This multi-year grant provides support to Reimagine Australia to develop an app-based program for parents named 'Huddle'. Huddle will enable easy communication and collaboration between families of young children (0–8 years) and early childhood development (ECD) professionals from parent-to-professional, and professional-to-professional, which is centred around the child and their family.
The app will allow families to create specialised "huddles" of professionals and carers for each of their child's development needs or goals to collaborate and track progress. Huddle will ease the burden for families struggling to navigate teams of professionals across multiple and complex service systems, removing stress, giving back valuable time, and enabling more substantial outcomes for their child.
The resource is being developed in response to insights gained from families and early childhood professionals and will be co-designed and tested with professionals and families. Once launched, the app will be free for families and provided at a low cost to early childhood professionals and will be embedded within Reimagine's recently launched Thrivary app as well as a separate platform.
Cool Capacity Funding - Improving Education by Investing Within
$500,000 over 5 years
Established in Melbourne in 2008, Cool Australia is a leading national charity dedicated to supporting schools with co-designed, high-quality, evidence-based, real-world education resources focused on environmental, social and economic issues.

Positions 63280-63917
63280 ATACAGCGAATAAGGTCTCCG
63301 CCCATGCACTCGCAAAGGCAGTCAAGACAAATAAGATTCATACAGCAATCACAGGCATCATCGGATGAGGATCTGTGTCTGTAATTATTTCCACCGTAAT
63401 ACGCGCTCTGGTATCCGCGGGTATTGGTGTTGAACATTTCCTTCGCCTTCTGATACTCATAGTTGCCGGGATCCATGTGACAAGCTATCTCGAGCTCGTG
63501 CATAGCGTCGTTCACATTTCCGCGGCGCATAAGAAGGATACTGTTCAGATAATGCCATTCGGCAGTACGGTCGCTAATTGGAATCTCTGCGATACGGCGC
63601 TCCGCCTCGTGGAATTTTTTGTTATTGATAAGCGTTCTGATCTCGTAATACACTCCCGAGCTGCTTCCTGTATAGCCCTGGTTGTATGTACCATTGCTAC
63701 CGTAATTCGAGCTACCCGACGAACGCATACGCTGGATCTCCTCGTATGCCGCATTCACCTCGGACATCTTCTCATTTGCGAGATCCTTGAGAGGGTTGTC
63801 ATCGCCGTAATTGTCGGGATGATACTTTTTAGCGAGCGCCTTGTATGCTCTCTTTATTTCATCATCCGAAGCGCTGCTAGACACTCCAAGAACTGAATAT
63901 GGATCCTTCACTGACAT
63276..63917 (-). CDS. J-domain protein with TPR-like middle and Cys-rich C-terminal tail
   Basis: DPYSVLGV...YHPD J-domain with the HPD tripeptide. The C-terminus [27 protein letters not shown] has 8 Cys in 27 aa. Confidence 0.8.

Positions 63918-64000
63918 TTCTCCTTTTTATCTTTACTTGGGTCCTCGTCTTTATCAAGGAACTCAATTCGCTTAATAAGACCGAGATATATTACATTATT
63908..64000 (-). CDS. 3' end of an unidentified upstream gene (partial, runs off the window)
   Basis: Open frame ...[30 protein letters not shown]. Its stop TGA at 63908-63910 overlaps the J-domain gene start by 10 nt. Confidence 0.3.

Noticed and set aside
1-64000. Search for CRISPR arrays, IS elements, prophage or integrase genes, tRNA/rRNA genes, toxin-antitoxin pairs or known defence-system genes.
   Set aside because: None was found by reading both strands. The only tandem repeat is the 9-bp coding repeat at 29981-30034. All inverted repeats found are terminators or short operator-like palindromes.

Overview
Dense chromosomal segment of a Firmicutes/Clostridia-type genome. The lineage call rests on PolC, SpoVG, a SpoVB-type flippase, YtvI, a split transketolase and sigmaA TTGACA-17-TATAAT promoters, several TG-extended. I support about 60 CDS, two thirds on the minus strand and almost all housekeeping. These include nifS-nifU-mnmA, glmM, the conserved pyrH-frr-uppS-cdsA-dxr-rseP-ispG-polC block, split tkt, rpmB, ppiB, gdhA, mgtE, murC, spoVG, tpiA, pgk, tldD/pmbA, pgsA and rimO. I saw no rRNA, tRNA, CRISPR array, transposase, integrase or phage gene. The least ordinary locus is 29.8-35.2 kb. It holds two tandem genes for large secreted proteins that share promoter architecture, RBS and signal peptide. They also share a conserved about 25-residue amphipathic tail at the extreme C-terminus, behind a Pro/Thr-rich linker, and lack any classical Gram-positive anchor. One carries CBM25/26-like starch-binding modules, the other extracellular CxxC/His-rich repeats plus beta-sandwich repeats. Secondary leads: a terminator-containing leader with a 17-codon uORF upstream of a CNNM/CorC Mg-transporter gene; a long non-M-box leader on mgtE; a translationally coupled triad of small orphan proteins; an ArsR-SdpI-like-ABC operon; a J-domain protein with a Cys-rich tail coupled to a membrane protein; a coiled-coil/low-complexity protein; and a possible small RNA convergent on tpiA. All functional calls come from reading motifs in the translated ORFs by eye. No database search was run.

This capacity-building grant will enable Cool Australia to invest in its operations and build its capability to ensure sustainable and impactful growth going forward. Cool Australia's strategic goal is to support one million educators and parents by 2025.
Cool Australia is a well-regarded organisation in the education sector with a proven track record of delivering exceptional curriculum-aligned education materials. They currently have over 196,000 members accessing their resources and can be found in 8,919 Australian schools (92% of Australian schools). Their resources range from early years to secondary and are available free to any interested children, parents, educators, and teachers via their website.
The grant meets well with the objectives of the Alec Prentice Sewell Gift, providing capacity-building support to Cool Australia so they can expand their reach and impact and support more children and young people to engage with the environment as well as improving educational outcomes and student engagement.
For the full list of grants awarded in this round, check the Grants Database.